Glentauchers 17 1998 Gordon & MacPhail Cask Strength

One of the things I love about whisky (and a variety of my other hobbies) is that it can push you just a bit outside your comfort zone.

I prefer to write about distilleries I’ve drank from a lot. Then I can kinda ramble. But it also means I have to try very hard when something pops up.

Enter Glentauchers 17 1998 Gordon & MacPhail Cask Strength, the second Glentaucher I’ve ever had to date. And the first one was handed to me solely because I hadn’t had anything from Glentauchers. Sadly there isn’t much to say: They were mothballed in the 80s, used for blends until 2000, and many people were like myself.

So we have three casks that were vatted after aging in refill sherry casks. We go into it knowing at the time someone was debating if Glentauchers was going into a blend or if it was going into a single malt. Maybe they planned it, maybe they didn’t. Maybe the fae were involved and the place where the decision was made is now surrounded by moss and a ring of rocks.

But not knowing and having to learn something is amazing in adulthood. So let’s see how this tastes, shall we?

Price: € 105.00

Region: Speyside

Vintage: October 7 1998

Bottled: April 11, 2016

Cask type: Refill sherry casks

Cask number: 2410, 2412, & 2416

Abv: 56.8%

Colour: 2.5Y 7/8

Nose: Honey, pralines & cream ice cream, blackberries

Weak, hard to pick out the complexities, even with water. There’s something there, it just hasn’t developed that strongly. Thus the ice cream comment. Yes, that’s what I meant. Of course, I’m totally a smart, well organized adult and such.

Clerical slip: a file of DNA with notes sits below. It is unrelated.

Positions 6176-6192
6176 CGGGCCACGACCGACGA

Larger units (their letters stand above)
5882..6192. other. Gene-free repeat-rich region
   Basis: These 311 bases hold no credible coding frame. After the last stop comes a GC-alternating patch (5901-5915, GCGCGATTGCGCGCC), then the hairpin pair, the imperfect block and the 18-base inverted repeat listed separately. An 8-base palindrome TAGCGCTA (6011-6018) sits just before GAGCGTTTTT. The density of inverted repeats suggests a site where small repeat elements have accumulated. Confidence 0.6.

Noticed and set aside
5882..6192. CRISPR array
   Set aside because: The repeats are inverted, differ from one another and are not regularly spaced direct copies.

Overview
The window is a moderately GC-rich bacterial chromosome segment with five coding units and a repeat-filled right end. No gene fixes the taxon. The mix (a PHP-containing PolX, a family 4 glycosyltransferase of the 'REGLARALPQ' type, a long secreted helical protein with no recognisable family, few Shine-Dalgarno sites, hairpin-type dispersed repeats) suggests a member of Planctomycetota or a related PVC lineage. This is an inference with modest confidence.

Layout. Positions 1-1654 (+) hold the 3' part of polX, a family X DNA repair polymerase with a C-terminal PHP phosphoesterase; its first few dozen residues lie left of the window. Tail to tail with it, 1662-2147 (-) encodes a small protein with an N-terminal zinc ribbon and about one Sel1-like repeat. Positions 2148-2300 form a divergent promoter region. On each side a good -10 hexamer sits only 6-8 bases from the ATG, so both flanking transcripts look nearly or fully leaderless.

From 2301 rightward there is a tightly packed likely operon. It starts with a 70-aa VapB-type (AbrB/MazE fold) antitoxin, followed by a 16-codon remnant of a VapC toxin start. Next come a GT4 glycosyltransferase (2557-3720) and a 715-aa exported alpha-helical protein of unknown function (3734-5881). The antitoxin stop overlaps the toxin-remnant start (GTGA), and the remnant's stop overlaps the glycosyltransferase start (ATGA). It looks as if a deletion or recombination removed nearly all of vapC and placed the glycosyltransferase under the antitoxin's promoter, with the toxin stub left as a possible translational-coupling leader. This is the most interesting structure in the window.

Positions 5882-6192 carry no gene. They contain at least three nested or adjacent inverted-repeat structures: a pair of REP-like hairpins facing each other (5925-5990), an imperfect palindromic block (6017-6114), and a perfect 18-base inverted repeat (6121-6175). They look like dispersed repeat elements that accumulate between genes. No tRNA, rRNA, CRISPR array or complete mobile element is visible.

Good sweet and tart notes, but again as hard as finding a fresh strawberry in January (please note I wrote this while winter was still a thing in 2021).

Taste: Roasted cereal, mineral, floral, caramel, peanut

Now we can discuss the flavour: Roasty, mineral… huh, kinda loses the plot after that. This doesn’t taste of 17 years or at cask strength at all. It tastes simple and there’s nothing really interesting.

It’s mostly just that roasted cereal note. Which is nice (toast your rice krispies people) but it’s not really showing any of the sherry influence at all, or a well developed spirit note either.

Finish: Plum, lime, burnt wood, peanut butter

It’s a bit interesting at the finish. I’m getting some acidity, some well developed fatty/nuttiness, and even some development of that roastiness. It’s nice, if late.

Conclusion: Weak nose and very nut heavy. There’s complexity on the nose that’s hard to pick out properly. There’s an interesting finish where they play with acidity and some of the nuttiness, however it’s too late.

So there’s one of two things going on here: First this dram is another one of Gordon & MacPhail’s just okay cask strength offerings. Which I’ve had a few. They never have rough notes, they have some quality, but they don’t quite live up to their stats.

On the other hand perhaps I’m not a big fan of Glentauchers. And that means I should try more. I’m going to try and figure it out. For now, for you, reader, try this before you buy it.


Scotch review #1415, Speyside review #399, Whisky Network review #2095

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